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SCOTUS punts on DACA, giving Democrats no reason to take Trump's deal to end shutdown

Conservative Review

On Tuesday, the Supreme Court declined to take up the court case involving President Trump's effort to end DACA amnesty for approximately 700,000 so-called "Dreamers."

The New York Times reports that the court's inaction all but guarantees the court will not hear the case until at least its next term, which leaves the program in place indefinitely. This means congressional Democrats have one more reason to refuse to compromise with President Trump on border security and reopen the government.

President Trump declared DACA unconstitutional in 2017 and moved to revoke President Obama's illegal executive order, only to be thwarted by federal courts. The Ninth Circuit issued a nationwide injunction blocking the Trump administration from rescinding DACA and leaving the fate of the 700,000 program participants uncertain. The Supreme Court will ultimately need to resolve the case, but having declined to hear it today, the earliest it can be taken up is in February, with oral arguments likely to begin in October.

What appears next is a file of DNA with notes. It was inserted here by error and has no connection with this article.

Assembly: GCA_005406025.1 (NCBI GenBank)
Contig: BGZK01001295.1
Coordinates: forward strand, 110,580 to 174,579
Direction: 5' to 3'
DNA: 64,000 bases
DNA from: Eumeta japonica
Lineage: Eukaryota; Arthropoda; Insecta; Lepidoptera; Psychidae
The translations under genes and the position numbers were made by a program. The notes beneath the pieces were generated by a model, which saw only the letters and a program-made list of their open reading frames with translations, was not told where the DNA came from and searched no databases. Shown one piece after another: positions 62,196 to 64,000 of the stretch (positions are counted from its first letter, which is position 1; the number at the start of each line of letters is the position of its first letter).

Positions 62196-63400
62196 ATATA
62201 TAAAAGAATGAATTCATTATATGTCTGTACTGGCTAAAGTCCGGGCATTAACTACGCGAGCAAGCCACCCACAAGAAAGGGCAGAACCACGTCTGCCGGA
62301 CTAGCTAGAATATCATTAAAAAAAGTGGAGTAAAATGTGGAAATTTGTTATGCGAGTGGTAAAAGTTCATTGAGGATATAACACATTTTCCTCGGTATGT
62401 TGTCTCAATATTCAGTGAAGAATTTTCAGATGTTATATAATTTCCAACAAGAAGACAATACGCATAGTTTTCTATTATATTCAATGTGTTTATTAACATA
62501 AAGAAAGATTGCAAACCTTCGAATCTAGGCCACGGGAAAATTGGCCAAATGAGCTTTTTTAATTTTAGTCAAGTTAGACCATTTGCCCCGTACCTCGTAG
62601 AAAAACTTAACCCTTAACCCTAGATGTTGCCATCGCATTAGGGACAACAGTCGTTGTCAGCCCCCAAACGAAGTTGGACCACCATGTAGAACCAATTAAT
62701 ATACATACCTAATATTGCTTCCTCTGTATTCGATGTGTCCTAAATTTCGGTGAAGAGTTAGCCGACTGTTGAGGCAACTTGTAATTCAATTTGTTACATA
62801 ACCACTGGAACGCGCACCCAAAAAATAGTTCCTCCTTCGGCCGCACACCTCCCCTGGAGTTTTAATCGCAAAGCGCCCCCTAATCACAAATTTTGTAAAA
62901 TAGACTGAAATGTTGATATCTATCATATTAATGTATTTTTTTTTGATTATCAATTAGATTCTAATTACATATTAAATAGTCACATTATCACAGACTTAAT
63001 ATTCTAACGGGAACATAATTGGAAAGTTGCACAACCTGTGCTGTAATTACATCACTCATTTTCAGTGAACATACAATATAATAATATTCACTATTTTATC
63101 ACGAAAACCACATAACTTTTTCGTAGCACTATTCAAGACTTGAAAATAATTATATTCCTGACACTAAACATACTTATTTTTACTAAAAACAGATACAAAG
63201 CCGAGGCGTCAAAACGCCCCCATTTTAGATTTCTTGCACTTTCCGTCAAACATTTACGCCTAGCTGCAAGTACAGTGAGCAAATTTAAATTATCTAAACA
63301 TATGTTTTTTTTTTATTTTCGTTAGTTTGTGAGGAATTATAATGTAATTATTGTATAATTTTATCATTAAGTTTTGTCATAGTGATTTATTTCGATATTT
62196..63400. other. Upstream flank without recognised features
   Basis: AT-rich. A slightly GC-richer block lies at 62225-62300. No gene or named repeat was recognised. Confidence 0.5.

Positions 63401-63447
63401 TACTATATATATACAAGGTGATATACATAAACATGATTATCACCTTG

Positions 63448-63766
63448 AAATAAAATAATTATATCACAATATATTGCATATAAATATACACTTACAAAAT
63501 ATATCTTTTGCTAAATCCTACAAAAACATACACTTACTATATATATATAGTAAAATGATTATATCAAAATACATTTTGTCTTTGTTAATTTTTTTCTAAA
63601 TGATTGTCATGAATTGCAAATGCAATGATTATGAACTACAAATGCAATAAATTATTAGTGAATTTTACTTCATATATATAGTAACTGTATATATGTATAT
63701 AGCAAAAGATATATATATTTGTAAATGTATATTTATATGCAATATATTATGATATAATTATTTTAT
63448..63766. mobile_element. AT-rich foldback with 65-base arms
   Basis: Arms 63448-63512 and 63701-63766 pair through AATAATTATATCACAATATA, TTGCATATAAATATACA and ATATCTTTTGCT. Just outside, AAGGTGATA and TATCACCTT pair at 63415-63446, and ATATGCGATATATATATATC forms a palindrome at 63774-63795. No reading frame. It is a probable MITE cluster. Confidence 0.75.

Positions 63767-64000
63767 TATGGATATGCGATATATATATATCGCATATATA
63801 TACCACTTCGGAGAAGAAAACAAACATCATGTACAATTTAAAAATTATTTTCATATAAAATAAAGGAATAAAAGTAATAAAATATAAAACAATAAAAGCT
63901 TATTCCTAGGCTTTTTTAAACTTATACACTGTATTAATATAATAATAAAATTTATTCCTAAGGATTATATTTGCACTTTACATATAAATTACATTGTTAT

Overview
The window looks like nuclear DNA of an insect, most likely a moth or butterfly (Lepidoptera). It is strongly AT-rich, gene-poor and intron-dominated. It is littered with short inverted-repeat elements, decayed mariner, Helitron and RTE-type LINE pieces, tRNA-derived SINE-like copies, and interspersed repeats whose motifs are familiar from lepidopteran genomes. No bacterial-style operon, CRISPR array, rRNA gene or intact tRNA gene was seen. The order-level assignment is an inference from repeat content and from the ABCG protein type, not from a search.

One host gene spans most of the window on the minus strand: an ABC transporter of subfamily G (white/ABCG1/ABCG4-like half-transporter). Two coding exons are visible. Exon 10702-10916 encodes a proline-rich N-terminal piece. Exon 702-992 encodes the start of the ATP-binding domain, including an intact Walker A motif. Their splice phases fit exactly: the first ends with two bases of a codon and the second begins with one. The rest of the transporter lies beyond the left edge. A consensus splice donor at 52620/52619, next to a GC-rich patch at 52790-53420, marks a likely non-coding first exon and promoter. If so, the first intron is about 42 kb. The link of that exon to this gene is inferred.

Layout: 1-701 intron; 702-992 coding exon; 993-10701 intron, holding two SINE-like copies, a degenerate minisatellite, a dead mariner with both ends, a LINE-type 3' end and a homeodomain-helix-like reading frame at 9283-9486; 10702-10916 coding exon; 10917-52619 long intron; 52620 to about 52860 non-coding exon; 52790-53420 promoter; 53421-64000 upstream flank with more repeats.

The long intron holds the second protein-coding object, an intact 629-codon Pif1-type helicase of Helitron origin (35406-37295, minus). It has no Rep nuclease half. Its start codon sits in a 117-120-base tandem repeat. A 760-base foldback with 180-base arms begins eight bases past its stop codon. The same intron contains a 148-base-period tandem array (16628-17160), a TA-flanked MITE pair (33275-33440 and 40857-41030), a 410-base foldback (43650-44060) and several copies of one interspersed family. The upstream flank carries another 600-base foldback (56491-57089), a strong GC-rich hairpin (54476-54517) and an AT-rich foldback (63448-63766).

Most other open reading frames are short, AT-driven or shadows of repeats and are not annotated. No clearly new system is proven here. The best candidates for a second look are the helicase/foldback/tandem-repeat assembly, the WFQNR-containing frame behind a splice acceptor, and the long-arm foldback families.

Meanwhile, the government shutdown fight over border security continues in Congress.

On Saturday, President Donald Trump proposed a three-year extension of work permits for DACA recipients and a three-year extension of temporary protected status amnesty in exchange for $5.7 billion in border wall funding to reopen the government. His proposal was embraced by Senate Republicans and pre-emptively rejected by Democratic leaders Speaker Nancy Pelosi, D-Calif., and Sen. Chuck Schumer, D-N.Y.

Pelosi and Schumer have no reason to compromise with Trump on DACA. With SCOTUS taking the issue off the table until at least October, Pelosi and Schumer will see no point in accepting Trump's deal. They'll wager that the government will be reopened long before DACA recipients are in danger of losing their amnesty, and they're probably right.

There are three options for President Trump now. The first is make more concessions to the Democrats to reopen the government, which will be unacceptable to many Trump supporters. The second is to refuse to cave and use the bully pulpit of the presidency to hammer the Democrats on the border security issue until they agree to a compromise. If they refuse to budge while federal workers continue to go without pay and the border continues to be unsecured, then President Trump's third option is the lawful declaration of a national emergency to direct the military to construct physical barriers on the southern border.

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